5. A cleaning tool comprising a sponge cleaning body including two oppositely disposed major surfaces, a pair of oppositely disposed clamp elements each including a shank portion and an arcuate portion, the shank portion of each clamp element being secured to one of the major surfaces of said cleaning body, the arcuate portion of each clamp element extending beyond the major surfaces of the cleaning body and lying in spaced facing relation to the arcuate portion of the other clamp element, and a handle member for said tool, said handle member comprising an elongated strip of material wound on itself in a plurality of radially superposed spiral turns to form a spiral coil of generally cylindrical shape, means extending from the innermost spiral turn of said coil whereby the inner spiral turns of said coil may be withdrawn axially outwardly from the radially outermost turn of said coil to an axially extended position to form an elongated tapered tubular handle member for said cleaning tool, said handle member being secured between the facing arcuate portions of said oppositely disposed clamp elements in the region of said handle formed by the radially outermost turn of said spiral coil.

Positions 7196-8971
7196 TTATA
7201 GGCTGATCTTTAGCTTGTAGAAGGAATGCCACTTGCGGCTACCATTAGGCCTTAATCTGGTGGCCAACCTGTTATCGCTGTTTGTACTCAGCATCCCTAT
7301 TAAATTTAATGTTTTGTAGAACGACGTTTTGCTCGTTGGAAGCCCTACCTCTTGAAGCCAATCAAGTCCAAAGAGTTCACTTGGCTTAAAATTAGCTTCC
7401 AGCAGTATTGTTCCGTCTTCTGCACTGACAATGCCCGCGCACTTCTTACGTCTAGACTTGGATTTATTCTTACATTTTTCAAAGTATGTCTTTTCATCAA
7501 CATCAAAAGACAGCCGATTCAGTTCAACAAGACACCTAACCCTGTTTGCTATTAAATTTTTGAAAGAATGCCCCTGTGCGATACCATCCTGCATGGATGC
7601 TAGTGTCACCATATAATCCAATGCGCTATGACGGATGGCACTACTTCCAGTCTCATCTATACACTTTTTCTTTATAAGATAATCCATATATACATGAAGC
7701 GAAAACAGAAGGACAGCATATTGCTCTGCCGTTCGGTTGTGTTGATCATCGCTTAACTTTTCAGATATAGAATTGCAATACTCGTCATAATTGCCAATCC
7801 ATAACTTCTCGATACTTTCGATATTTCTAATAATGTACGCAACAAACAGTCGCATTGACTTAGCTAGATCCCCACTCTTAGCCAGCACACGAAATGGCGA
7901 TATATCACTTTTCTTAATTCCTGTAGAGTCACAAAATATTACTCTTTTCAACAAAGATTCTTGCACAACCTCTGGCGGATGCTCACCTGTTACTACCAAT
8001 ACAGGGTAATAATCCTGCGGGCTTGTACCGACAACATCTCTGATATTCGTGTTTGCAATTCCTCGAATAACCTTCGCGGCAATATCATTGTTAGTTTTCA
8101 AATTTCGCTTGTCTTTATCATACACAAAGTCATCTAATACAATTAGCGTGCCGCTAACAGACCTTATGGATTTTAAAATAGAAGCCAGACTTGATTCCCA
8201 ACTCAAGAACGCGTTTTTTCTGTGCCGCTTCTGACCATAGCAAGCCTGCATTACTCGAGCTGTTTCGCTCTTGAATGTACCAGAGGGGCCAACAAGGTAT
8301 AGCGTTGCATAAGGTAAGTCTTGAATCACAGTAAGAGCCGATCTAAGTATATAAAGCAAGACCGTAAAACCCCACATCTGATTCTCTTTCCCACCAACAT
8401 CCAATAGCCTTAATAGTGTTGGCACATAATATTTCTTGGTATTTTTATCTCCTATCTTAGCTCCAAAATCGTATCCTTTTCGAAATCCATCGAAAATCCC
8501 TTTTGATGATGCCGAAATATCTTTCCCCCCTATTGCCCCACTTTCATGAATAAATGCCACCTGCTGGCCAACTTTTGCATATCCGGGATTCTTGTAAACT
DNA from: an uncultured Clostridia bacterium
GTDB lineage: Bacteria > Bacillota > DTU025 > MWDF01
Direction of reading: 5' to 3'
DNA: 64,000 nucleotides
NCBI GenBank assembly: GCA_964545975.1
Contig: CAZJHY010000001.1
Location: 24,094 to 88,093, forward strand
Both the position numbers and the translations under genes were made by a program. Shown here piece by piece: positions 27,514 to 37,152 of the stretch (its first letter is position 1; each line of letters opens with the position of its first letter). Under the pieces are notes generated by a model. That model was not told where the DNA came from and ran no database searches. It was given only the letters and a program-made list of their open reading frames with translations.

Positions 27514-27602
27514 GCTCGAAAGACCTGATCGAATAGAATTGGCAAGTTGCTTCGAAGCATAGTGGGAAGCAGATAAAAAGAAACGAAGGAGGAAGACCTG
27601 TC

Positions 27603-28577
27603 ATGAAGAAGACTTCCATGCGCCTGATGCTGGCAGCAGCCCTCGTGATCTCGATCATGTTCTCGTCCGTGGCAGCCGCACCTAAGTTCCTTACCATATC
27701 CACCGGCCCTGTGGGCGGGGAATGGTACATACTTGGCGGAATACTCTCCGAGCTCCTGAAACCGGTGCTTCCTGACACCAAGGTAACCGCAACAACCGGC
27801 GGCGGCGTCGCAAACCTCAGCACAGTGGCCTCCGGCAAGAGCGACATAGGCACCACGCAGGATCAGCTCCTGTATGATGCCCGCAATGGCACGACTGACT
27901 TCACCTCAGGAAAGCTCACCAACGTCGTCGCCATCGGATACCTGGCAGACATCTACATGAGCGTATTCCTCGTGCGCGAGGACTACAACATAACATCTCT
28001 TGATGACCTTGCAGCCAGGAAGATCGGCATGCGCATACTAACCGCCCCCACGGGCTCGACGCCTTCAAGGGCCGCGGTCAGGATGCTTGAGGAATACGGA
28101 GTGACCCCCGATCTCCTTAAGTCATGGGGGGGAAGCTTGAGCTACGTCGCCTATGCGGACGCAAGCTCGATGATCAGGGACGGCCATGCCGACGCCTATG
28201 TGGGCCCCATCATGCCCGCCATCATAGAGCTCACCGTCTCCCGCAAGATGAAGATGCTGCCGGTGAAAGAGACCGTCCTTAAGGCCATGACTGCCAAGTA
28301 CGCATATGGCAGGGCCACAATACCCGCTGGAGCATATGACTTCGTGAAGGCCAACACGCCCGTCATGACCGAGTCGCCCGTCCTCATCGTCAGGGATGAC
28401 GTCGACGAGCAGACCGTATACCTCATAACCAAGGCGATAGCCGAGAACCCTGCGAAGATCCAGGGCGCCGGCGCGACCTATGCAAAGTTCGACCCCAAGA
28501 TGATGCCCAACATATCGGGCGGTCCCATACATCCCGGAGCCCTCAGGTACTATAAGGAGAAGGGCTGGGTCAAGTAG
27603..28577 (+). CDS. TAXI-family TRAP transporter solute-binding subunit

References Cited by the Examiner UNITED STATES PATENTS 785,822 3/05 Mitchem 206-53 X 1,379,734 5/21 Wagner 43-116 1,983,251 12/34 Tongue 43-116 2,130,728 9/38 Berkman.

2,495,967 1/50 Hamilton 46-1 2,670,918 3/54 Kinnard 248-191 FOREIGN PATENTS 387,215 7/08 France.

572,194 2/24 France.

374,805 5 23 Germany.

600,158 7/ 34 Germany.

15,357 1910 Great Britain. 10,516 12/99 Switzerland.

CHARLES A. WILLMUTH, Primary Examiner.

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Referenced by
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US3262459 *Sep 12, 1963Jul 26, 1966Dennis M SheehanHair fashioning implement
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Classifications
U.S. Classification15/244.1, 16/429, 248/304, 15/210.1, 248/188.5, 223/94, 15/144.4
International ClassificationA47L13/24, B25G1/04, A47K11/00, B25G1/00, A47K11/10, A47G25/44, A47G25/00, F16M11/20, F16M11/40, A47L13/20
Cooperative ClassificationA47K11/10, A47G25/442, F16M11/40, B25G1/04, A47L13/24
European ClassificationB25G1/04, A47L13/24, F16M11/40, A47G25/44B2, A47K11/10